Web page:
UEFI Application development in OVMF

OVMF (Open Virtual Machine Firmware) is a project that aim is to enable UEFI support in various virutal machines. According to whitepaper various projects have interest in supporting OVFM ie. VirtualBox, Xen, BHyVe and of course QEMU. Why someone may be interested in OVMF ?

  • IMHO the most important reason is that OVMF give ability to develop UEFI applications without using real hardware. This speeds up development cycle by giving ability to start before hardware prototype arrive. There are also cases when hardware is available only remotely, dealing with remote setup is usually annoying, so part of development can be performed locally.

  • It also improve testing and debugging, because we have full control over execution environment internals. Error injection and corner case analysis can be ineffective in real world. OVMF and qemu open debugging to new levels.

  • It enables training and learning environment. Not every one can obtain UEFI PC and mess with it when there is risk of destroying sth.

  • Many other reason like ability to test/develop UEFI support for various OSes, simplified debugging, lack of dependencies on legacy address space and devices. This and other interesting reasons can be found in Laszlo Ersek whitepaper

What I want to show below is procedure for setting up development environment for UEFI applications and show how to compile and deploy Hello World application in that environment.


Let’s use upstream version of QEMU:

git clone https://github.com/qemu/qemu.git
cd qemu
git submodule init
git submodule update
./configure --target-list=x86_64-softmmu
make -j$(nproc)

Prepare application image

Of course size depends on you application requirements. Usually 128MB is way too much.

dd if=/dev/zero of=app.disk bs=1 count=1 seek=$(( (128 * 1024 * 1024) - 1))
sudo mkfs.vfat app.disk
cd ..


First build UEFI firmware with shell:

git clone https://github.com/tianocore/edk2.git
cd edk2
nice OvmfPkg/build.sh -a X64 -n $(nproc)
cp Build/OvmfX64/DEBUG_GCC4?/FV/OVMF.fd ovmf.flash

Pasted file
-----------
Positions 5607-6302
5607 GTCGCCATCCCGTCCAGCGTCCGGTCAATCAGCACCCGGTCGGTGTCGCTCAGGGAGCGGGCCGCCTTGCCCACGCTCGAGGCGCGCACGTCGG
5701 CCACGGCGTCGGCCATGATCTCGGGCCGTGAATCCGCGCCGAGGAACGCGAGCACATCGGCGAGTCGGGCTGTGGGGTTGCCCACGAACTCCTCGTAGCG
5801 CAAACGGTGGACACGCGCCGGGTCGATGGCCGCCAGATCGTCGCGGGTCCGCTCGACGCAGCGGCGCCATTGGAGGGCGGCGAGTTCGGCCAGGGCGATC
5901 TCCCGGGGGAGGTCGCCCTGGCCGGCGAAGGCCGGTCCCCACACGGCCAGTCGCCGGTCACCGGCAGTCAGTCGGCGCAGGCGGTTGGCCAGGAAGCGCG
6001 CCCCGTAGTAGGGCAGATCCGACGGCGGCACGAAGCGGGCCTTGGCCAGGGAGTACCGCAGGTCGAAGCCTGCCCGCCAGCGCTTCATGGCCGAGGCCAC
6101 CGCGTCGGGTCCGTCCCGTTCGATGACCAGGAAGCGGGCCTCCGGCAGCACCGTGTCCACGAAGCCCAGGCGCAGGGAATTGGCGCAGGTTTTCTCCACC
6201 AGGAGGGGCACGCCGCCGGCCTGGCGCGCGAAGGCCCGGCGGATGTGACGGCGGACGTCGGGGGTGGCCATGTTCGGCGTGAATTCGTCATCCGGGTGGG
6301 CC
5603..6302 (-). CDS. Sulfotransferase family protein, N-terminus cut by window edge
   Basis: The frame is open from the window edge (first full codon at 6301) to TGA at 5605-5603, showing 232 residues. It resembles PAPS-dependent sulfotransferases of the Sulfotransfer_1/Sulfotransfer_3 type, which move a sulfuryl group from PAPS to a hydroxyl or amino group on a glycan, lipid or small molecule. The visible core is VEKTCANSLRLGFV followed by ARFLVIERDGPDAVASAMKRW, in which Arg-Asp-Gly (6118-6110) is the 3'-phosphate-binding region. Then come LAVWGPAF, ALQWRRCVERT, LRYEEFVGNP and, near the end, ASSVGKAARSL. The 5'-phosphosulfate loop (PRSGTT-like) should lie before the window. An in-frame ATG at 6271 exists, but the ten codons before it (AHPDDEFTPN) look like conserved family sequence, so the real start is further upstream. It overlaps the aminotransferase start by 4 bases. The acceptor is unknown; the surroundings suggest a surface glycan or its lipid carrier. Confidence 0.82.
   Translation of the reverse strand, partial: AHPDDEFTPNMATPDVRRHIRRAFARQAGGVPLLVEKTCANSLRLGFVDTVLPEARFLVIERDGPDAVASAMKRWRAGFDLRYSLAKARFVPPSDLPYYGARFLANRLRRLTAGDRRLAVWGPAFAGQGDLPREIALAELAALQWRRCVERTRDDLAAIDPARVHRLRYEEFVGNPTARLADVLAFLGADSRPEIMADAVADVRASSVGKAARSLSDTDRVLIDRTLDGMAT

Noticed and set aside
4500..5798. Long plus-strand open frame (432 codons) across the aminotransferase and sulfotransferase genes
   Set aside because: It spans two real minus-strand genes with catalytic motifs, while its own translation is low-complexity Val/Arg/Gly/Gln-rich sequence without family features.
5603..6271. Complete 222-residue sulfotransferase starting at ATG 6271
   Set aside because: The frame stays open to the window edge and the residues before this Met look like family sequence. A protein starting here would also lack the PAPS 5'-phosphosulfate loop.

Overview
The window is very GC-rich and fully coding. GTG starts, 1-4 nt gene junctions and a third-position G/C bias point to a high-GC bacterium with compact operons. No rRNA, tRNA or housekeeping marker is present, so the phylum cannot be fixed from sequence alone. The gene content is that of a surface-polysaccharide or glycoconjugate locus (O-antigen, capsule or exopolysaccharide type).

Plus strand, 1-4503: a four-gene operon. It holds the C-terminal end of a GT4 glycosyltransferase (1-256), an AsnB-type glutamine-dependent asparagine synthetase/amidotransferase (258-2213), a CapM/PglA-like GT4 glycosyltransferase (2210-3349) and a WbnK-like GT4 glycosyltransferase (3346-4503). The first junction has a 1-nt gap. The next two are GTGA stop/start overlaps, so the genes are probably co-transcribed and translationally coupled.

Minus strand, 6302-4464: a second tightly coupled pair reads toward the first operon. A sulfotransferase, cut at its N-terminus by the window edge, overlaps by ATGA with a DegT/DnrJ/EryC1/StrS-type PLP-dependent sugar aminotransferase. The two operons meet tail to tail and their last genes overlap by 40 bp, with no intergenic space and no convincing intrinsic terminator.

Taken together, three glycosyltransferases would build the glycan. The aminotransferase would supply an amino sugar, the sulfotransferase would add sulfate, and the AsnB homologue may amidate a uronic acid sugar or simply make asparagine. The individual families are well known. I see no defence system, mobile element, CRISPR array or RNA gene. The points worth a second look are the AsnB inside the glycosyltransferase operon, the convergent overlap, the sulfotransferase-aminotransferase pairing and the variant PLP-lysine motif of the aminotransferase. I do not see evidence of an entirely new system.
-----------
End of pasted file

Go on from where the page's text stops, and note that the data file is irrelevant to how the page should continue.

Now we need some application that can be delivered over app.disk to virtual machine. There are couple examples of UEFI applications in edk2 source code, but let’s start with classical Hello World. Source code can be found in MdeModulePkg/Application/HelloWorld. This module is built in MdeModulePkg because of that we can built it as follows:

source edksetup.sh
build -a X64 -p MdeModulePkg/MdeModulePkg.dsc -t GCC49 -n$(nproc)

Let’s put it into app.disk:

mkdir mnt_app
cp ../qemu/app.disk .
sudo mount app.disk mnt_app
sudo cp Build/MdeModule/DEBUG_GCC49/X64/HelloWorld.efi mnt_app
sudo umount mnt_app

OVMF configuration

When we develop UEFI application best way would be to run OVMF to UEFI Shell for test purposes. This is not default option. How to change boot order so we every time will lend in shell ?

On booting screen hit <Esc>.

You should be in main menu of UEFI setup:

Go through Boot Maintenance Manager -> Boot Options -> Change Boot Order, select Change Boot Order and hit <Enter>. Then using +/- keys move EFI Internal Shell to the top.

Do not forget to save configuration with <F10>.

Run HelloWorld.efi

To boot OVMF I’m using Laszlo’s slightly modified script which can be found here.

After booting to UEFI Shell we should look something like this:

Note FS0: in mapping table list - this is our app.disk.



Result should look like this:

NOTE: If your result is different then make sure to check last lines of app.ovmf.log it can give you some hints.


Hopefully at least part of above article was useful somehow. There are many ways to extend this sample presentation. In example application delivery can be achieved by network transfer. If you have any question or need UEFI support please do not bother to ping me in comments or using any other medium.

Piotr Król
Founder and Embedded Systems Consultant at 3mdeb as well as freelance CTO of Vitro Technology and CEO of LPN Plant. Passionate about building firmware that enables advanced hardware features in modern products. Dedicated to customers that treat embedded software security and upgradeability as forethought. Open source firmware evangelist interested in platform security and trusted computing. In favor of fixed price projects with a clear definition of success.